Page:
The first mission is a training mission on an island, where you learn all the controls, etc. Seemingly midway through it, a call comes over the radio that your island is under attack, and that all of you trainees must get to a ship and escape. It comes as a total surprise, and you must use your newly acquired skills to fight your way off of the island. And while it seems like your training has been interrupted, in actual fact you have already completed the training. I’m sure this gimmick must have been used in games since then, but at the time I thought it was very cool.
I’m sure a lot of my praise is colored by nostalgia, so keep that in mind. But if you can get into it with the similar mindset of discovery that I had when I first discovered this, you should have a great time. I have Tuesday off, so I’m hoping to download it and see if it holds up after all these years. I can’t wait. This game is easily in my Top 10 favorite games of all time, and I’m so very stoked (and shocked) that GOG has it now!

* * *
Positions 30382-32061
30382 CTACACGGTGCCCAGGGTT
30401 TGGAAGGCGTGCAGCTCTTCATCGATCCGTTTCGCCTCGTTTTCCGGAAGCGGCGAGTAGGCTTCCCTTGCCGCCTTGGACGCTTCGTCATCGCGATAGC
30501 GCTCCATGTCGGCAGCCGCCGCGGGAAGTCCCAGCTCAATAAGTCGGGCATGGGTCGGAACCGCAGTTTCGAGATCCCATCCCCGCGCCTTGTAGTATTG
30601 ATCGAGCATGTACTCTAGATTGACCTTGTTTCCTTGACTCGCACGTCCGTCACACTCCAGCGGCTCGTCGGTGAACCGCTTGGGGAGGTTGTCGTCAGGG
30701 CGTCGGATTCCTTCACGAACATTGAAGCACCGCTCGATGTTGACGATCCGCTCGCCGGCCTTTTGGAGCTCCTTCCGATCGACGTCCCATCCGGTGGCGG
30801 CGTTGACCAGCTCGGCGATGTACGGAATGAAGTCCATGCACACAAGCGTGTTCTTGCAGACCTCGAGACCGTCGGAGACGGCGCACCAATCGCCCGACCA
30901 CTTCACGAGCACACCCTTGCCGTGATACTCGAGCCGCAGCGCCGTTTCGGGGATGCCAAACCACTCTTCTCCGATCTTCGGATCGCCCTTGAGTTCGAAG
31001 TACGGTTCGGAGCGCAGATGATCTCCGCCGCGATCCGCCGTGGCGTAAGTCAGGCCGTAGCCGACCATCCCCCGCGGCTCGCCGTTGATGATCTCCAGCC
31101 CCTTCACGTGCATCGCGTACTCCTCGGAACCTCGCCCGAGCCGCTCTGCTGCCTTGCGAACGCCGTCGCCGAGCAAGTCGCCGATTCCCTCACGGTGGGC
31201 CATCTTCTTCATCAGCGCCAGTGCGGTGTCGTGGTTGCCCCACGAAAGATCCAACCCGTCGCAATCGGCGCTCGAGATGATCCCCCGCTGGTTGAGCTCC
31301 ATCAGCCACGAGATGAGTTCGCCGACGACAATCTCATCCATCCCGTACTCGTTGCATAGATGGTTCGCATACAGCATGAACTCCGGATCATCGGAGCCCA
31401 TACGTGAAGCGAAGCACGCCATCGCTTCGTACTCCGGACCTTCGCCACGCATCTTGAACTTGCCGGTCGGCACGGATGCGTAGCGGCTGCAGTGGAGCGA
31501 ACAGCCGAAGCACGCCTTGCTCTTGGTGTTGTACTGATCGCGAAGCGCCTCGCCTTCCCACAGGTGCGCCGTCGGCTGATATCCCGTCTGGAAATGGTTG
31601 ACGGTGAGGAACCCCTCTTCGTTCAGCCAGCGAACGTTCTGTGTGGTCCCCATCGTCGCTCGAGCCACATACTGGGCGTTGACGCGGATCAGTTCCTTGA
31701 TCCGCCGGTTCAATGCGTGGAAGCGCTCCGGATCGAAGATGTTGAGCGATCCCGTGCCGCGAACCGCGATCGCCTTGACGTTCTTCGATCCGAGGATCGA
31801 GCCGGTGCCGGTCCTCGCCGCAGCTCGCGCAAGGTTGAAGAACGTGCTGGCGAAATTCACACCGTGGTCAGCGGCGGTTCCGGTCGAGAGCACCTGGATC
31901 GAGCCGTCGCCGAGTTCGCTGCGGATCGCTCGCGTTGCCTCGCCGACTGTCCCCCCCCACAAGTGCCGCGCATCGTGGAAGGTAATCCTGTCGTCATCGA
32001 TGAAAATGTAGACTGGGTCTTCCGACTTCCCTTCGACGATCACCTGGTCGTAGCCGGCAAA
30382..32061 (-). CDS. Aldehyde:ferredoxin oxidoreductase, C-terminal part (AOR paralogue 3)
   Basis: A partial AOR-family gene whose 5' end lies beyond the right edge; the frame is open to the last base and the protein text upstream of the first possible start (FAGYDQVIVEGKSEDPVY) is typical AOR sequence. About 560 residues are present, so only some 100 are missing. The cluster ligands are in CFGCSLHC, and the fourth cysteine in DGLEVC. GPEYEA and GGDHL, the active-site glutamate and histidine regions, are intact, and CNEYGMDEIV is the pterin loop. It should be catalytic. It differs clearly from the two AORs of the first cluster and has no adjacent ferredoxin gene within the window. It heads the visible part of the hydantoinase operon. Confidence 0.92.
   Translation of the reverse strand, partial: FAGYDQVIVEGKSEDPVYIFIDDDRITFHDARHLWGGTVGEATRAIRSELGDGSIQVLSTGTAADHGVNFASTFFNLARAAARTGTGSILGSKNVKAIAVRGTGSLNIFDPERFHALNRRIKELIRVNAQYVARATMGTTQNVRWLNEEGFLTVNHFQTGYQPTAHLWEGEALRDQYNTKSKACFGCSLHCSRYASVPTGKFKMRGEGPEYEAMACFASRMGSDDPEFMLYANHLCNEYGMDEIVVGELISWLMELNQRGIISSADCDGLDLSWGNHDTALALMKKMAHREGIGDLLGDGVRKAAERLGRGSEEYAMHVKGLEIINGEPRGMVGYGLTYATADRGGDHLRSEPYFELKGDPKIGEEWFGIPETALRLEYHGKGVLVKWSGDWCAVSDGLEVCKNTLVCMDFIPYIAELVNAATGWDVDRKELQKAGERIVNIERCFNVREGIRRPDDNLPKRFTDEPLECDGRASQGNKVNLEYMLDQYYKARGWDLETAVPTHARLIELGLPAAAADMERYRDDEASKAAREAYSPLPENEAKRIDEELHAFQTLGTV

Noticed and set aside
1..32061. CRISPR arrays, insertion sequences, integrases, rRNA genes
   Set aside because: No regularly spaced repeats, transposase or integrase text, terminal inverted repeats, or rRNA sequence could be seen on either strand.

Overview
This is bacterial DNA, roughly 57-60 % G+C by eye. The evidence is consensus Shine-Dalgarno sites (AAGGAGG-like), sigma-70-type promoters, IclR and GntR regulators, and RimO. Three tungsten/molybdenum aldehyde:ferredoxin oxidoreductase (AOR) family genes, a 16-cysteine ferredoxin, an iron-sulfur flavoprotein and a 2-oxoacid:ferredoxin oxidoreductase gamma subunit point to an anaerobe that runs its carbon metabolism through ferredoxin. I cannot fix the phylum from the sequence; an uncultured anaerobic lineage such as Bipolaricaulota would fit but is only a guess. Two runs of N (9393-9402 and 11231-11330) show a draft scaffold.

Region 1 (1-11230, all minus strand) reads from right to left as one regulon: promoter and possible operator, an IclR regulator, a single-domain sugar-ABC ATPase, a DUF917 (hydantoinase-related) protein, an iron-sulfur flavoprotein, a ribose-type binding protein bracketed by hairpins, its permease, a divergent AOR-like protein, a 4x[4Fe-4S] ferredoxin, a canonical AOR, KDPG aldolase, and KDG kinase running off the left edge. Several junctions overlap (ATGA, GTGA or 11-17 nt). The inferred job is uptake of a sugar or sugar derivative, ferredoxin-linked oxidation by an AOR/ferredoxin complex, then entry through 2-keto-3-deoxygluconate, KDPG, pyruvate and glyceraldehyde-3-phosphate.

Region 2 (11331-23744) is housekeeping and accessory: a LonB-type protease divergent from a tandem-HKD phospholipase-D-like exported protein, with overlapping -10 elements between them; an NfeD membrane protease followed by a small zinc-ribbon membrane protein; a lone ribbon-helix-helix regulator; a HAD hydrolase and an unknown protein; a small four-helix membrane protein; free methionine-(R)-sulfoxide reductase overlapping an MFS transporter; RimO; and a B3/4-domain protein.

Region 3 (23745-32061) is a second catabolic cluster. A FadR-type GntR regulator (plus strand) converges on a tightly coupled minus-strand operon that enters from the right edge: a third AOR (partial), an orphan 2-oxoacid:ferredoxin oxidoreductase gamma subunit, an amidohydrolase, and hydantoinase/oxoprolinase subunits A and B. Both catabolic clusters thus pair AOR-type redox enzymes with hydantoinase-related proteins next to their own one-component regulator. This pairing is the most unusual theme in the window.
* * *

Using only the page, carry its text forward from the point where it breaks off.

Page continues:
Sold man! Thanks!
One more thing I forgot to mention about Outwars: In addition to your jet pack, you also have a glider wing, so that once you achieve a height you want, you can then sail down gradually to all kinds of different places, by using the jet pack for height, and the glider wing for…uh, gliding!
If it sounds complicated, it’s not; just the RMB for the jet pack bursts. Once to get to the height you want, shut off the jet pack and the sailing begins automatically; all you have to do is steer, but you will gradually lose height of course, but by then the jet pack will have recharged somewhat. Getting around quickly becomes second nature, and it’s a blast!
Also, you can switch between first and third person in this game, just by hitting a key. I mostly used first-person view, but occasionally switched to third person for some of the pinpoint landings that were necessary.
Also, the box art, front and back:
I grabbed those images from a current eBay auction for an unopened copy of the game. The $350 price tag kinda surprised me.
Don’t even think about paying that much for a physical copy. IIRC, the box is Microsoft’s usual game box from that era, in that they rarely contained anything but the game and a warranty card. I could look at my own copy to see what’s in there, but it’s in a closet at the moment.